OES Upper School Voice Newsletter

A Message from the Division Head

by Asha Appel

Need to Know for Friday, November 15-December 6

  • Auditions for the All School Musical happened this week, with kids of all ages flocking to the Great Hall to sing, dance, and run lines from the in-house adapted version of Shakespeare's Midsummer Night's Dream. In addition to the 25-35 actors, the crew is looking for musicians of all ages and skill to play in the live band. 
  • Yes, the 'Varks are going to States! Both the girls and boys varsity soccer teams will be playing for the state title this Saturday at Liberty High School in Hillsboro. The girls start at 10:30 am, and the boys at 1:00. And if you can't make the action, you can tune in for the live commentary from parent Todd Mansfield, whose play by play stream is the next best thing to being there. Click here to access. And for soccer photos of last week's games, click here for girls and here for boys
  • The Upper School instrumental and choir concert is Tuesday, November 19 at 7 pm in the Chapel. If you're able, this will be an evening of lovely music. 
  • As a community, we are lucky to have amazing food available to us all. For day students, lunch, of course, is included in tuition, but breakfast and dinner are not. Lately, a large number of day students have been eating breakfast at school without signing in. Our kitchen plans service for those meals based on the dorm students and the projection as determined from sign-ins. When students eat without signing in, there isn't enough food; on several occasions in the last week, dorm students didn't get breakfast because it was all gone by the time they got there. Please help us fix this problem by reminding your child to sign in if they plan to eat breakfast in the cafeteria
  • This week's Chapel was the annual stories and stuffies, for which adults and kids shared their favorite childhood books and many brought in beloved stuffed animals. Thanks to the organization of Community Board, many folks opted to spend the day in PJs and slippers, which added to the coziness of the day. 
  • The Women in STEM group is excited to offer a special tour to Collins Aerospace for students on the afternoon of Dec.13th. Interested students should contact the allyship group leaders. 
  • The first trimester of Activities is winding down. Among the many offerings for the second trimester is the opportunity to join the collaborative OES and Beaverton Tutoring group, which works with neighborhood middle school students.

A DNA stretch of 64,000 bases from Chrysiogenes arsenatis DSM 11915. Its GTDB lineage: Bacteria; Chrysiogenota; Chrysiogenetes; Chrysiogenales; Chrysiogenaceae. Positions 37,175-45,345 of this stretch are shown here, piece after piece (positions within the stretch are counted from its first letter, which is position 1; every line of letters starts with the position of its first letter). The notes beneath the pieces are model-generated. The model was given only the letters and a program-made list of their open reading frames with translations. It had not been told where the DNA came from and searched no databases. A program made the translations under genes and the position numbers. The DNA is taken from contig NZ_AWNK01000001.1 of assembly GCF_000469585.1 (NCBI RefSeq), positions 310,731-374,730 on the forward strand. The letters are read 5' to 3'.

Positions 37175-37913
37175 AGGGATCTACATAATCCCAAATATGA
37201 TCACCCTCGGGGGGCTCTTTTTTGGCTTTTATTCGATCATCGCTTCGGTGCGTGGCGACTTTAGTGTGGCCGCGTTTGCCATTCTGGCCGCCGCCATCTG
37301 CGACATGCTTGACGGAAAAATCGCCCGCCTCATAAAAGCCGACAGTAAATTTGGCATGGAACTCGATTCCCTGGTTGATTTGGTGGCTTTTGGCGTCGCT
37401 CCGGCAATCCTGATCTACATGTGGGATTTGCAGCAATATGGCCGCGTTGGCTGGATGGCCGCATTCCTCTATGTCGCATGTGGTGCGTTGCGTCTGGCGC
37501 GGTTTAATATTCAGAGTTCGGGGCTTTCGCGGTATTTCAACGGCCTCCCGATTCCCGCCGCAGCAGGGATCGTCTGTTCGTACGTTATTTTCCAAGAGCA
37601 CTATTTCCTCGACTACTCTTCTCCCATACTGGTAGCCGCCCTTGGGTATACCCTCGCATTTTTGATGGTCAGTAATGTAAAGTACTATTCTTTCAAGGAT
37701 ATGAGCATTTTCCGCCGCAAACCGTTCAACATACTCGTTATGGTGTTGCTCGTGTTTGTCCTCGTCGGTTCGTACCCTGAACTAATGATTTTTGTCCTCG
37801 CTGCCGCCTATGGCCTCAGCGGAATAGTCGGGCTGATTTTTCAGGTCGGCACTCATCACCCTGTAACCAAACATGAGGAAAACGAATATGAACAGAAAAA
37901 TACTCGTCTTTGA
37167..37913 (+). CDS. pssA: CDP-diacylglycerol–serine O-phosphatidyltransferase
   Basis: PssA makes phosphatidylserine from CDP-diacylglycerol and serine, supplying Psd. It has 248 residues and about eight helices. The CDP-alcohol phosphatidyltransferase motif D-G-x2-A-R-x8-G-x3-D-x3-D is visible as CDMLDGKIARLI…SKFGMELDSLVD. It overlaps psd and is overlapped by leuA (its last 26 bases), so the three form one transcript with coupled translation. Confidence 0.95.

• Music Monday began with an incredible piano solo of a Gershwin piece. 
  • A representative from the semester program Alzar, a language, outdoor, academic experience for 10th and 11th graders in Chile, was here this week to meet with students. 
  • Thanks to the Parent Partnership Reps, today was the first-ever all Upper School Parent Partnership meeting. Following guest speaker Joy Ellis's talk on the legalities of parenting a teenager in 2019, folks convened in small groups to talk through challenging scenarios involving substance use and social media. An engaging and meaningful morning of education and connection. 
  • Sponsored by student groups SAFER and CIA (Citizens in America), kids engaged this week in a complex discussion around the impact of the #metoo movement on issues of consent. The equally as curious and involved Junior States of America club will travel to Seattle this weekend for a conference of engaged student-citizens. 
  • Conferences begin next week and continue through November 26. In preparation, students have been reflecting during class on their growth towards the learning goals of each course. They will share out their insights, including how they plan to improve, during the conference, where you'll also hear from teachers about how your child is progressing as a learner in their classes. Advisors will take notes, which will be posted in the Portal in early December. Please recognize that while students are not in classes, teachers are working very long and busy days.

Jelly Rec: Book Recommendations from Librarian Erika Jelinek

Exile From Eden, or, Escape from the Hole by Andrew Smith

Exile from Eden takes place fifteen years after the cataclysmic events of Smith's award-winning tale of apocalypse via giant praying mantis, Grasshopper Jungle. Society as we know it has irrevocably changed, and our main characters, Arek and Mel, are the children of the few Grasshopper Jungle characters who survived the apocalypse by hiding out in a vast underground silo. When Arek's fathers, Robby and Austin, disappear on a foraging mission in the world above, he and Mel decide to emerge from their underground lair in order to find them. Now, Grasshopper Jungle is one of my all-time favorite books; it's bonkers, fast-paced, endlessly tense, and resonant. Exile from Eden is a very different kind of book. While still extremely weird (this is Andrew Smith, after all), it is quieter and feels deeply personal. Instead of the terror of looking the death of civilization in its monstrous eye, we experience the horror and exhilaration of witnessing the world in its empty entirety for the first time. Impermanence is a recurring theme, and the idea that rather than ending the world, the apocalypse changed the world is a strangely comforting thought in this current climate of uncertainty.

We're in This Together: Resources for Parenting Teens